A Wanted Woman

Archived | April 24, 2013 | By

Listened to the show Saturday and it was not bad. We finished one fine meal of homemade pizza which Mr. Sundberg and I made together, sharing a glass of white wine and dancin’ around a bit to good music from the heart of Texas. I’ve been to Texas only once in my life, with my grandmother and two aunts when I was young and one of my aunts was moving down there, and I have good memories of the place: broiled flounder, warm winds, putt-putt golf, picking up shells in the Gulf of Mexico, and swimming in a hotel pool each night during what would be the only road trip I’d ever take with my father’s mother.
Her name was Rosella, and she was a sign reader. We’d pass a sign; she’d read it out loud. And then she’d comment on it. “Harv’s Implement. Wonder if Harv’s in or he’s got his sons working for him like Donny does down at the mercantile. Hmm. Dottie’s Bakery. S’pose they got some Bismarck’s? Fiona Harke always wanted to have a bakery, but Herman wouldn’t have it. Said it was too much work and he needed Fiona at the farm. Worked that woman to her grave, I tell you. Look, Wichita, 93 miles. I thought we were closer than that. Railroad crossing. I don’t understand that. It’s a train crossing. I remember when the train started coming through town. I was a young girl and loved to go down to the mill and watch the train go by. And I did, often, til the train hit ol’ Otis and killed him there on the spot and my mother said no more. She was that way about parades, too. Wanted me to stand near her and I’d just as soon join the parade. I must have tried a few times or at least wandered off for my mother to worry herself like that.”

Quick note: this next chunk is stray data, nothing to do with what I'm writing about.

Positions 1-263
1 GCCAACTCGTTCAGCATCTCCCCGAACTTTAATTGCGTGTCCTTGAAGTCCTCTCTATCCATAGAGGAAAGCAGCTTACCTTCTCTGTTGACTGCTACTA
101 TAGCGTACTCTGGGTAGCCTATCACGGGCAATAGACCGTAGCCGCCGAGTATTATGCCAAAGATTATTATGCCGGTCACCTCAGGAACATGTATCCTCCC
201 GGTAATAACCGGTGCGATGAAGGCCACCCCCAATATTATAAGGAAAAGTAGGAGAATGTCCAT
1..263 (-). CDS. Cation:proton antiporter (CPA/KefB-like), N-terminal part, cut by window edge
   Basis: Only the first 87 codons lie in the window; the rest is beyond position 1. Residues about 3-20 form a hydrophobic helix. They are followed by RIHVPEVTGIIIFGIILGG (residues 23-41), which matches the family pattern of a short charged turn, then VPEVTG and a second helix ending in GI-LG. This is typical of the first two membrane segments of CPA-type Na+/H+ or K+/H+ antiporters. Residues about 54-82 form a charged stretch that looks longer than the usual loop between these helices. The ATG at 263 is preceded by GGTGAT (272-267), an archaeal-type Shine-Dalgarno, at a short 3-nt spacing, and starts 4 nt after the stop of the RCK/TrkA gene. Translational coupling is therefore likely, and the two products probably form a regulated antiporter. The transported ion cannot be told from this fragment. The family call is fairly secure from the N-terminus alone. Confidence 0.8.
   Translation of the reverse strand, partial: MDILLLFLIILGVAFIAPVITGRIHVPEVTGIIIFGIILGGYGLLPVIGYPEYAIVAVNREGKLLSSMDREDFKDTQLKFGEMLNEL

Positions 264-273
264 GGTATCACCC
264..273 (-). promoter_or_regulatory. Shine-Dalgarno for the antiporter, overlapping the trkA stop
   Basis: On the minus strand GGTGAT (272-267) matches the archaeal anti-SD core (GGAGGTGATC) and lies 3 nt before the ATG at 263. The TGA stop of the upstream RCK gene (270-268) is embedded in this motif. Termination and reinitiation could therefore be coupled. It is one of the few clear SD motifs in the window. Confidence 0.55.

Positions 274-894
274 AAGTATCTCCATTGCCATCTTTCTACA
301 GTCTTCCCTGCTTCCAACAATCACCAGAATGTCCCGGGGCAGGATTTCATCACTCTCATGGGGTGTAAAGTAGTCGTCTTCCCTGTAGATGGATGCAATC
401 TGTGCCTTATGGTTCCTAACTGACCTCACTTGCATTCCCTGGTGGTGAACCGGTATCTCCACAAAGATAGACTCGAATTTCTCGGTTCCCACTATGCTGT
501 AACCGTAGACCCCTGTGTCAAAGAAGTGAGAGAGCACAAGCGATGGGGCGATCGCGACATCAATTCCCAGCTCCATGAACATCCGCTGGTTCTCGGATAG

Could have been an annoying thing, I suppose, Grandma’s sign reading, but I was somehow charmed by it all. Whenever my brothers and I stayed with her, and rode along on short trips to the butcher or the grocer or her friend Ginny’s house or to the beach down at the river, Grandma read signs. It was, now that I think about it, one of the few circumstances which led to her talking about her life. Maybe reading those signs gave her a kind of permission to say a little more than she might have said otherwise.
Grandma got a speeding ticket on the way up north to home, while passing through Missouri. I can’t imagine she didn’t see the speed limit sign; she must have ignored it. Wisconsin is a long drive from Texas, and Grandma had things to do. She was one of the hardest working, most common-sense women I’ve known in my life. I guess you could say she died an outlaw. She never did settle that ticket (“Not gonna pay it,” she said), and has been a wanted woman in Missouri since. She’s been a wanted woman in these parts, too. Mostly ’cause we miss her, and the fattigmand she made each Christmas, and how she wore aprons, and waved her wooden spoon around when it was time to eat.
When spring comes around the bend, away with the heavy creams and gravies and cheese Casseroles. Bring on the fruit and the glaze and the fluff! Here’s a light one that will stand on its own at the potluck.
Cherry Pineapple Fluff
1 20 oz can crushed pineapple, drained
1 can sweetened condensed milk
12 oz Cool Whip
1 can cherry pie filling
Miniature marshmallows (to taste)
Chopped nuts, optional
Mix together and refrigerate.

Anything Worthwhile is Going to Take Some Effort

Archived | April 15, 2013 | By